When Kimberly Holmes Wiggins met her husband Rasheed at Duke University years ago, she knew she had found her soulmate. She was drawn to his sensitive, caring, and unique soul. After the two attended a wedding where her sorority sister and his fraternity brother joined together in matrimony, Kimberly and Rasheed embarked on their own love journey and began dating. While maintaining a long-distance relationship while Kimberly furthered her journalism career in Washington, D.C. and Rasheed lived in North Carolina, the two established an unbreakable bond and tied the knot in 2011. Sadly, things took a tragic turn for the couple on a Spring evening in 2016.
While returning from a quick store run, Rasheed lost his life after being struck by three cars at the intersection of Universal Boulevard and Destination Parkway, not too far from the couple’s Florida apartment. The first two drivers left the scene and are still at large. The third driver—who was driving a taxi—was the only one who stopped to help Wiggins. Kimberly became concerned when she couldn’t reach Rasheed and went out with their dog to go search for him only to come across a crime scene where her husband lay in the middle of the road. In just a short period of time, she found herself in the midst of a homicide investigation on an evening that was supposed to be a movie night for her and her husband. Her life was forever changed.
“Every time we would leave each other we would kiss and hug goodbye but that night we didn’t because he was supposed to come right back. When you lose someone, who plays a significant role in your life it’s hard,” Kimberly told NewsOne as she recounted what happened that night. “The real pain sets in weeks, months, and years after that. Grief never goes away, and you just learn how to live with it. One thing that is really difficult when losing a spouse is that you lose the person who treated you special.”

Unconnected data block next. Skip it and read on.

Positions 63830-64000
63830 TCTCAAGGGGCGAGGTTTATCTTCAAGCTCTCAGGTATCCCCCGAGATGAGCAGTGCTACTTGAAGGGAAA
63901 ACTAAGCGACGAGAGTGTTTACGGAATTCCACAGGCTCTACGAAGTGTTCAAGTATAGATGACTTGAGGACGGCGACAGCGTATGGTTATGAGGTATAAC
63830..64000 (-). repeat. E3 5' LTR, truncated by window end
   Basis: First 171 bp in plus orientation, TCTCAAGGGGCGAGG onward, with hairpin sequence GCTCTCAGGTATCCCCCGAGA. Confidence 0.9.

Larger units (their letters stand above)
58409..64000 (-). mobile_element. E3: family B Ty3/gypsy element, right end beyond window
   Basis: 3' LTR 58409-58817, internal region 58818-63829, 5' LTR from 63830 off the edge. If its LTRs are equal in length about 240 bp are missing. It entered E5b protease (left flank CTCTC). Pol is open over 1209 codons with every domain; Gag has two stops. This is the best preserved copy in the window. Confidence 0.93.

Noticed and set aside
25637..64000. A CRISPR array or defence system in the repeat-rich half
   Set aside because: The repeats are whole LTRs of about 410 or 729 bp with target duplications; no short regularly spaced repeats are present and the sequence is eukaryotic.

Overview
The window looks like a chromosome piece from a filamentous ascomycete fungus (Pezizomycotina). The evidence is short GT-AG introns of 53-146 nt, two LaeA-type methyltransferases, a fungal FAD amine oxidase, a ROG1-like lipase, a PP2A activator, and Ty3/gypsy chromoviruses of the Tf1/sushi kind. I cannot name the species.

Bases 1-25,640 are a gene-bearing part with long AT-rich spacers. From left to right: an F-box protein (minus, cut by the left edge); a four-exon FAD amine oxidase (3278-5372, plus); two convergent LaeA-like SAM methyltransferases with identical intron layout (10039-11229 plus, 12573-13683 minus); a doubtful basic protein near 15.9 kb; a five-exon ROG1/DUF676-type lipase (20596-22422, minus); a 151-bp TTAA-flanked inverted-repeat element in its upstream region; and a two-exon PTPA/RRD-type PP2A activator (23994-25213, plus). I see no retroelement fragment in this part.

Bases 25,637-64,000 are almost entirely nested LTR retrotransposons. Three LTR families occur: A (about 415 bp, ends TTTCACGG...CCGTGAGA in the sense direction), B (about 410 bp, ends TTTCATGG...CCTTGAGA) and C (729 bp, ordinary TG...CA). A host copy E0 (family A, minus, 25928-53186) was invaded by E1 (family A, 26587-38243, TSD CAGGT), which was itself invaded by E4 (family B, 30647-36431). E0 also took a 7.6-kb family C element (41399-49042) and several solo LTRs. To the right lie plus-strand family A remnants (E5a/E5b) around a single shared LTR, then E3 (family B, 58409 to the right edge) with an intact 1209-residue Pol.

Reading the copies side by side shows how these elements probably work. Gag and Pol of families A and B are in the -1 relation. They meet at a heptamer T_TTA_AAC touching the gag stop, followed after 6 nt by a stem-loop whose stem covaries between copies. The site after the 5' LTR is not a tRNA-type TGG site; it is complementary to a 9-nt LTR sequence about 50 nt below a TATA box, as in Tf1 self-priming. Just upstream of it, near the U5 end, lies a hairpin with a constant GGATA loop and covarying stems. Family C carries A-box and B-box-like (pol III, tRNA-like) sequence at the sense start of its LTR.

Mourning the loss of the love of her life has been an uphill battle for Kimberly, but she has decided to turn her pain into power and has led several efforts to create positive transformation in her life as well as the lives of others. In 2017, she launched the Rasheed A. Wiggins Entrepreneurial Prize at her and her husband’s alma mater Duke University. Rasheed who was a seasoned marketing professional was the co-founder of a digital advertising agency called AdRelief. Inspired by Rasheed’s entrepreneurial spirit, Kimberly and others who were close to Rasheed believed that the scholarship fund would keep his legacy alive by giving budding business owners the funds to launch their own ventures. The 2017 winner was a company called Flower Child Remedies which is a Black-owned natural hair product line. The winner of the 2018 prize has yet to be announced.
Kimberly has also stepped into the realm of policy change and is fighting for a bill to be passed in Florida related to hit-and-runs. According to a study released by the AAA Foundation for Traffic Safety, Florida is one of the top three states with the highest rates of fatal hit-and-run crashes. Under the bill, there would be an amber alert system put in place for hit-and-runs where people would be alerted about cars that left the scene. She also has launched a grief outreach organization called Still His where she provides support and sends gift boxes to widows across the country in an effort to help them heal. She also hosts several support brunches and dinners in the DMV area to cultivate a community of women who are struggling with the loss of their spouses and penned a book about how to cope with grief and support those who are grieving.
Kimberly’s latest project is a 5K run in honor of Rasheed that is slated to take place on March 23; a day before what would have been his 42nd birthday. She’s thankful that she can use her platform to help those in need, especially women of color who lack resources when it comes to seeking help after experiencing loss. “It’s hard to come from a community that tells you to keep things bottled up. But we must confront our emotions to heal. I’m appreciative of being able to use my voice,” she said. “This was one of the most eye-opening experiences for me. When getting involved with these initiatives it was about putting one foot in front of the other and moving forward. I feel incredibly blessed because I was surrounded by so much love.”